London’s High Court on Friday threw out part of a claim brought by Meghan, Britain’s Duchess of Sussex, against a tabloid newspaper for breaching her privacy, ruling that it had not acted dishonestly.
Meghan, wife of Queen Elizabeth’s grandson Prince Harry, is suing publisher Associated Newspapers over articles its Mail on Sunday newspaper printed last year which included parts of a letter she had sent to her estranged father, Thomas Markle.
At a hearing last week, the paper’s lawyer argued that allegations it had acted dishonestly, had stoked the family rift and conducted an agenda against the Duchess of Sussex by publishing offensive, false stories, should not be included.
“I agree that all three categories of allegation should be struck out of the Particulars of Claim,” judge Mark Warby said in his ruling.
He said some of the issues were irrelevant, not properly detailed or disproportionate for the purposes of the case.
Since their star-studded wedding in May 2018, relations between some media and Meghan and Harry, who are now living in the Los Angeles area having stepped down from their royal roles at the end of March, have become increasingly hostile.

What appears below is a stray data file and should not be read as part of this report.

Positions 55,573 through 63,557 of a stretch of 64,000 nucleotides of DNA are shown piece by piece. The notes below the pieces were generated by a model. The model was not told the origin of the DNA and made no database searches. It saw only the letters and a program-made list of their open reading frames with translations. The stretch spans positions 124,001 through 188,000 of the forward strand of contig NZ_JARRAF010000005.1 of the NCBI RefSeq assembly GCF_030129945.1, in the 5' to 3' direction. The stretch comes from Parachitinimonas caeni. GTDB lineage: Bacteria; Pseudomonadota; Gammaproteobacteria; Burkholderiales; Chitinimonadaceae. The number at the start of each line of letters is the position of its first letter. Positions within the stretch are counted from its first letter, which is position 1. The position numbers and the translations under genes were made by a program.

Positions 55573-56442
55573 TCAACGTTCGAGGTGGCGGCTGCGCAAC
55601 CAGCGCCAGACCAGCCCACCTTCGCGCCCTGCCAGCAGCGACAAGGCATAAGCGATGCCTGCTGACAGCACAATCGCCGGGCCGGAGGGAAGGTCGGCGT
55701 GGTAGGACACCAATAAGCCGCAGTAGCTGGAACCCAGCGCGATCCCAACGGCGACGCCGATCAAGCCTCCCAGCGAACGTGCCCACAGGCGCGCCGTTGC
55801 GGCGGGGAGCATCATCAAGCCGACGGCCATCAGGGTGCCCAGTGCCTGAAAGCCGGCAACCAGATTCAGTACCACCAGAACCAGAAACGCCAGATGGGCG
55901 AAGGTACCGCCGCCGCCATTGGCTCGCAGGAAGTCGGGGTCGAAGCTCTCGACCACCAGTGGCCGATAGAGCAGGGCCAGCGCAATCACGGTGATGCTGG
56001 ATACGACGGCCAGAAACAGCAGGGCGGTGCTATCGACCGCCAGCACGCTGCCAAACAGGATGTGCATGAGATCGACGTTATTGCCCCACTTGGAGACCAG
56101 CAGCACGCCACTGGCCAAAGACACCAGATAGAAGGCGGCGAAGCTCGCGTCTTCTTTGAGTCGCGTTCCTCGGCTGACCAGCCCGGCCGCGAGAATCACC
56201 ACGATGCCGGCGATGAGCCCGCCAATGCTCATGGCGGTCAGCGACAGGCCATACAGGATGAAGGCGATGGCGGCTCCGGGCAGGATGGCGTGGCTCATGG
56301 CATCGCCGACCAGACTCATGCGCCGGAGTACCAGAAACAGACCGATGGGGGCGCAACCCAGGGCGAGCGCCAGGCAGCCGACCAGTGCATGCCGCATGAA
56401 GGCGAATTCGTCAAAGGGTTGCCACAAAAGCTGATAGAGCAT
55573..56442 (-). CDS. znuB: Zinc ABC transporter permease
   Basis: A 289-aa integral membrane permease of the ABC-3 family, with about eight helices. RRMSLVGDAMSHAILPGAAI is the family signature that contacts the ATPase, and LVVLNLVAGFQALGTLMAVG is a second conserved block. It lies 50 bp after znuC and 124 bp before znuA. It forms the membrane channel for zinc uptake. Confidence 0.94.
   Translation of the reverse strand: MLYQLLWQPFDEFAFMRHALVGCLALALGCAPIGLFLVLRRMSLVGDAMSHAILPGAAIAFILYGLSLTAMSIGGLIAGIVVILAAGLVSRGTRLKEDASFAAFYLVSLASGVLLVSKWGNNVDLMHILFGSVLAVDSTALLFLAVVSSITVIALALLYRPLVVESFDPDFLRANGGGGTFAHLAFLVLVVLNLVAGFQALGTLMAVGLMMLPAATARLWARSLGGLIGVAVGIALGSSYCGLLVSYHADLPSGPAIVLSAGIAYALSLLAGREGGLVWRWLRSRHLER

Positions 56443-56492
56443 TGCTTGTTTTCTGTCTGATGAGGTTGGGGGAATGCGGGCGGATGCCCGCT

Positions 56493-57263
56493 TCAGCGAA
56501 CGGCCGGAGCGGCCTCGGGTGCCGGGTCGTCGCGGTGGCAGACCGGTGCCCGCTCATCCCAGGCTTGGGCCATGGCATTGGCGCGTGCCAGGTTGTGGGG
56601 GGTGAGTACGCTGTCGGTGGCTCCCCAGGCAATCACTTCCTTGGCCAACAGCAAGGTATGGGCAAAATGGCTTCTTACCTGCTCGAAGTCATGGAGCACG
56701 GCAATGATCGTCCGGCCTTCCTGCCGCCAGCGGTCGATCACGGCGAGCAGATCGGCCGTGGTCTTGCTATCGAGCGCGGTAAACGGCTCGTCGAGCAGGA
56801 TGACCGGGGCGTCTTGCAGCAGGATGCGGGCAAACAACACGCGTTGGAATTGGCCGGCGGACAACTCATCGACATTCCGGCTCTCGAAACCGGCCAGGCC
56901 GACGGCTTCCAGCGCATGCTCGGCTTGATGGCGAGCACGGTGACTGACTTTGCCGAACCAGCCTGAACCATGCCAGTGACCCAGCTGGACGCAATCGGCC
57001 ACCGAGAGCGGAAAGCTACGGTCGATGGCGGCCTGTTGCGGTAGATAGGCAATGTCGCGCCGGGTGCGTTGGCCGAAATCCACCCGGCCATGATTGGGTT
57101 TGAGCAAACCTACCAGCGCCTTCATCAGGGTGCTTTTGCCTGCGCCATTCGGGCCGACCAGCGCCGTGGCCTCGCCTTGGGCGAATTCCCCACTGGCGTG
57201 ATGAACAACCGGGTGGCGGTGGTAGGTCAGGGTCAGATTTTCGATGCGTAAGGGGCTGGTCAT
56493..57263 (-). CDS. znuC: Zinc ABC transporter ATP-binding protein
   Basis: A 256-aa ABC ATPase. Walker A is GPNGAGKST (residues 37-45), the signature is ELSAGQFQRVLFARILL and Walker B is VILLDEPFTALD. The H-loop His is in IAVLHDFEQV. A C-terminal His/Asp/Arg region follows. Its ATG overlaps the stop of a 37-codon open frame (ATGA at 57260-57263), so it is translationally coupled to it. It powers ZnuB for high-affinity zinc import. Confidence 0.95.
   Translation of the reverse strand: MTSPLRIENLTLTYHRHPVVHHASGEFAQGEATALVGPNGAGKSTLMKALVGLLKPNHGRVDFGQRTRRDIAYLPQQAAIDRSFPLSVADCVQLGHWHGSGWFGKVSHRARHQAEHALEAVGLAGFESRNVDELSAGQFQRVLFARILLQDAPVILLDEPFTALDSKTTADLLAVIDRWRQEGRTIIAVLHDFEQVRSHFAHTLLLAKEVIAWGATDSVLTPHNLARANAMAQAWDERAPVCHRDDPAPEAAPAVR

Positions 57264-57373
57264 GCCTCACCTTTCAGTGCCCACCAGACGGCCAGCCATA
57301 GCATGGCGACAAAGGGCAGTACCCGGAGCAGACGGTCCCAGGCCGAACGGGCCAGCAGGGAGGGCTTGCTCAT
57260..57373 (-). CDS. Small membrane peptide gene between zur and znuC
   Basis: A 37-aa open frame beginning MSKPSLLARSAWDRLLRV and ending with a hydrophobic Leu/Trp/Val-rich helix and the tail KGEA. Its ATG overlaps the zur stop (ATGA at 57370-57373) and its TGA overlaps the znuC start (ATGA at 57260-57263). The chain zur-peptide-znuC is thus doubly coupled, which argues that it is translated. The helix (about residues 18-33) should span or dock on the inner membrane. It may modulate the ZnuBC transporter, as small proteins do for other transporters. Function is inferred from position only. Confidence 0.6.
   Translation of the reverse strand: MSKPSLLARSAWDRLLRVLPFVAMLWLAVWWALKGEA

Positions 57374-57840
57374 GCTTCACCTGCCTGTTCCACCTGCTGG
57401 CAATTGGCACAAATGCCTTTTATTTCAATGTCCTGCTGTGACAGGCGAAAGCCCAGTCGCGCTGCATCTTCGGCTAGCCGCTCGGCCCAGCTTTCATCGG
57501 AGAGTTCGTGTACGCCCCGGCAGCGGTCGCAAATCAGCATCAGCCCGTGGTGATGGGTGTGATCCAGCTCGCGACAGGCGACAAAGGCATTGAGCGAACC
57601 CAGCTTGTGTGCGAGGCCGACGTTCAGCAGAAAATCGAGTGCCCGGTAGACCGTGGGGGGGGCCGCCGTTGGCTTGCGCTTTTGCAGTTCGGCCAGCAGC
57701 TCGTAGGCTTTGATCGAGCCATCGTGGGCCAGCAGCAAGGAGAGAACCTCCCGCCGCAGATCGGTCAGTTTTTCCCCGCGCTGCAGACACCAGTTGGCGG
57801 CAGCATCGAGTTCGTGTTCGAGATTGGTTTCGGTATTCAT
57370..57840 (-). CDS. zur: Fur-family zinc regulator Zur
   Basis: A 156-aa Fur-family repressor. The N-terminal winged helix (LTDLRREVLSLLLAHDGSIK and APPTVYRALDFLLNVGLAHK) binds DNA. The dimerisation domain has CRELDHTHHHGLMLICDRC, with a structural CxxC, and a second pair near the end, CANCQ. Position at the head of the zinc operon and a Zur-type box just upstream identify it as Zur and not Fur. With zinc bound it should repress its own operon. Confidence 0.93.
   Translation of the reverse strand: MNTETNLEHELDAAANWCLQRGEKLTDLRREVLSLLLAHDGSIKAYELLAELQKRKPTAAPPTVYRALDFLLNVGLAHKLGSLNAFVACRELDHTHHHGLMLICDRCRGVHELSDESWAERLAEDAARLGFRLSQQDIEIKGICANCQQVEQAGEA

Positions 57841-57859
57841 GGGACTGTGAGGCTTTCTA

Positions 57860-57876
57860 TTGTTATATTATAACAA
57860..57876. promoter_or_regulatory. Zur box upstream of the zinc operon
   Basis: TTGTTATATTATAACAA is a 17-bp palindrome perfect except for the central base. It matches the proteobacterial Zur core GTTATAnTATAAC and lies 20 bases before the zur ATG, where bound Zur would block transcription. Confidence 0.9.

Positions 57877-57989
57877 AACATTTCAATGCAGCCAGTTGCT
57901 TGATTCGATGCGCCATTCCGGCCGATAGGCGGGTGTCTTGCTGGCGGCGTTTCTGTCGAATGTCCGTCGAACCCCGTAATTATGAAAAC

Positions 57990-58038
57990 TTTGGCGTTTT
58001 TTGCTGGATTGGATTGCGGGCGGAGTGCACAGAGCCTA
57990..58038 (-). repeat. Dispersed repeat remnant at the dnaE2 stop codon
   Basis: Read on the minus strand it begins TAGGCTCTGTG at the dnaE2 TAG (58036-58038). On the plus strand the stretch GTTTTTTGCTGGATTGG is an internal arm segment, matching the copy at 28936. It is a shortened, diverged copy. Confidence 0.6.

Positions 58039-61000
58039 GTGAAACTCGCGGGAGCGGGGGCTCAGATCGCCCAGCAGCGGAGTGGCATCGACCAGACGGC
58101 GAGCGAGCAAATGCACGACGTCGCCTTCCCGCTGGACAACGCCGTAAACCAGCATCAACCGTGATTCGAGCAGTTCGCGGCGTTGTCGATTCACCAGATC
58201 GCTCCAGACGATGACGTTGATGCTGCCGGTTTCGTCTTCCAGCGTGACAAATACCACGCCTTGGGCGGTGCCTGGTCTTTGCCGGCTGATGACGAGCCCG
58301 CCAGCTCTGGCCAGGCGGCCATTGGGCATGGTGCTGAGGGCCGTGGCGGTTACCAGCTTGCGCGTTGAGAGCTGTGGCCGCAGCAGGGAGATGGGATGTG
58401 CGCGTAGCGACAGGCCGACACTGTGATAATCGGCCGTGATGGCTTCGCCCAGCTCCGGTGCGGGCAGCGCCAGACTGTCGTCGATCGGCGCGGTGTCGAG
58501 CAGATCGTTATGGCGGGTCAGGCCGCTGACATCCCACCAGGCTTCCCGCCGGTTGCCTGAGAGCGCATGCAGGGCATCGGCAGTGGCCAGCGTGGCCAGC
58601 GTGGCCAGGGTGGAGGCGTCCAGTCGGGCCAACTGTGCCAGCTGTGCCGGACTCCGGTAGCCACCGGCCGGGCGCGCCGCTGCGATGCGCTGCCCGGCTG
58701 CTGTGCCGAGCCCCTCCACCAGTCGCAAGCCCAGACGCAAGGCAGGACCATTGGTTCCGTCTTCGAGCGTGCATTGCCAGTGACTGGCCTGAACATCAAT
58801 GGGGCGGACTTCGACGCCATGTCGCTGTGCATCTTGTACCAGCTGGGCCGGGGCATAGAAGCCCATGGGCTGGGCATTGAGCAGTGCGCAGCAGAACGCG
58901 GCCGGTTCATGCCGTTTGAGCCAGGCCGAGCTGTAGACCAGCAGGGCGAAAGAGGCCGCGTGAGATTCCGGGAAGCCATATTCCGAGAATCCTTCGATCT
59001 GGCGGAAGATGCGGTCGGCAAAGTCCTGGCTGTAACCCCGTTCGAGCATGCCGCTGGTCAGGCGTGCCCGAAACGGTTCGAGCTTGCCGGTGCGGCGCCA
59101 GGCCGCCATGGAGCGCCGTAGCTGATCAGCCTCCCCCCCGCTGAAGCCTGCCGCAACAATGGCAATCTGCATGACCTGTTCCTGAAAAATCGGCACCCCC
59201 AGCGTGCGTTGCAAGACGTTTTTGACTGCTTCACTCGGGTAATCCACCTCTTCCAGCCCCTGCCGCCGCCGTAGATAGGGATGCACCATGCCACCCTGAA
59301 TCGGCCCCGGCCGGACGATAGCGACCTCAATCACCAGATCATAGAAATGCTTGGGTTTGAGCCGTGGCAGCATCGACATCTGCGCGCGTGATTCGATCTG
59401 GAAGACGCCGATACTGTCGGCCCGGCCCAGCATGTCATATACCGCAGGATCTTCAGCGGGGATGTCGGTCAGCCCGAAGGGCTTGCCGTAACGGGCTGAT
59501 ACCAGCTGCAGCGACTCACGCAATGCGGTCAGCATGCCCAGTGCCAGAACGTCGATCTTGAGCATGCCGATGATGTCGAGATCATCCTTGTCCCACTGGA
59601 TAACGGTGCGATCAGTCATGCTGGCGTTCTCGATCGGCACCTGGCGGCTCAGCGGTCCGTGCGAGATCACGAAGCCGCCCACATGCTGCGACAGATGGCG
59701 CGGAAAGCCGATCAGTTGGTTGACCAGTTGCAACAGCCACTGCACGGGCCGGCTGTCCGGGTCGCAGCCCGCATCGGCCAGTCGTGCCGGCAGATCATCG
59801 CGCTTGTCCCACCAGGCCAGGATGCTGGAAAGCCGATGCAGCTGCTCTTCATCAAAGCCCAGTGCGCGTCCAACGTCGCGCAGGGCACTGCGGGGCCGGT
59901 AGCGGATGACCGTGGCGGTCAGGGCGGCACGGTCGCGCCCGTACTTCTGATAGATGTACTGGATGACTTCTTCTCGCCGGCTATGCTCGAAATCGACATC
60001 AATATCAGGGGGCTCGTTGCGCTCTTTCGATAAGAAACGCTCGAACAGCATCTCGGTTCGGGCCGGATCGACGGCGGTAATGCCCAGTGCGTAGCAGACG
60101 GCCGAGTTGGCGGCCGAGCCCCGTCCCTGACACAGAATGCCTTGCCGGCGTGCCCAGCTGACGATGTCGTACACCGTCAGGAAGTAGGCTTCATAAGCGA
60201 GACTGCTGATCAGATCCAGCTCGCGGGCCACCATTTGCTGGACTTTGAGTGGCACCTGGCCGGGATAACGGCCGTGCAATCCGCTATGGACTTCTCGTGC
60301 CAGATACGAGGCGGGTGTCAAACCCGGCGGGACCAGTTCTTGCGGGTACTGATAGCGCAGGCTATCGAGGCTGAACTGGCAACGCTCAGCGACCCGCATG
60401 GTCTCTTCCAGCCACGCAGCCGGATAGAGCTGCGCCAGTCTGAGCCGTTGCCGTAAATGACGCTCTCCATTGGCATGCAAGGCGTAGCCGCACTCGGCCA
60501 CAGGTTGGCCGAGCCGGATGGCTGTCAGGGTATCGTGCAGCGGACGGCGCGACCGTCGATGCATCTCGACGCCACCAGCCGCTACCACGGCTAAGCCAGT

Last week, the couple announced they would have “zero engagement” with four of Britain’s top tabloids, including the tabloid’s sister paper the Daily Mail, accusing them of false and invasive coverage.
The privacy case centres on articles published by theMail on Sunday in February 2019 about the rift between Meghan and her father.
Markle pulled out days before the wedding after undergoing heart surgery and following news he had staged photos with a paparazzi photographer. Speculation about his attendance dominated the build-up to the ceremony and he has not spoken to Meghan since.
Lawyers for the duchess say the publication of her letter, which she wrote in August 2018, was a misuse of private information and breached her copyright. They are seeking aggravated damages.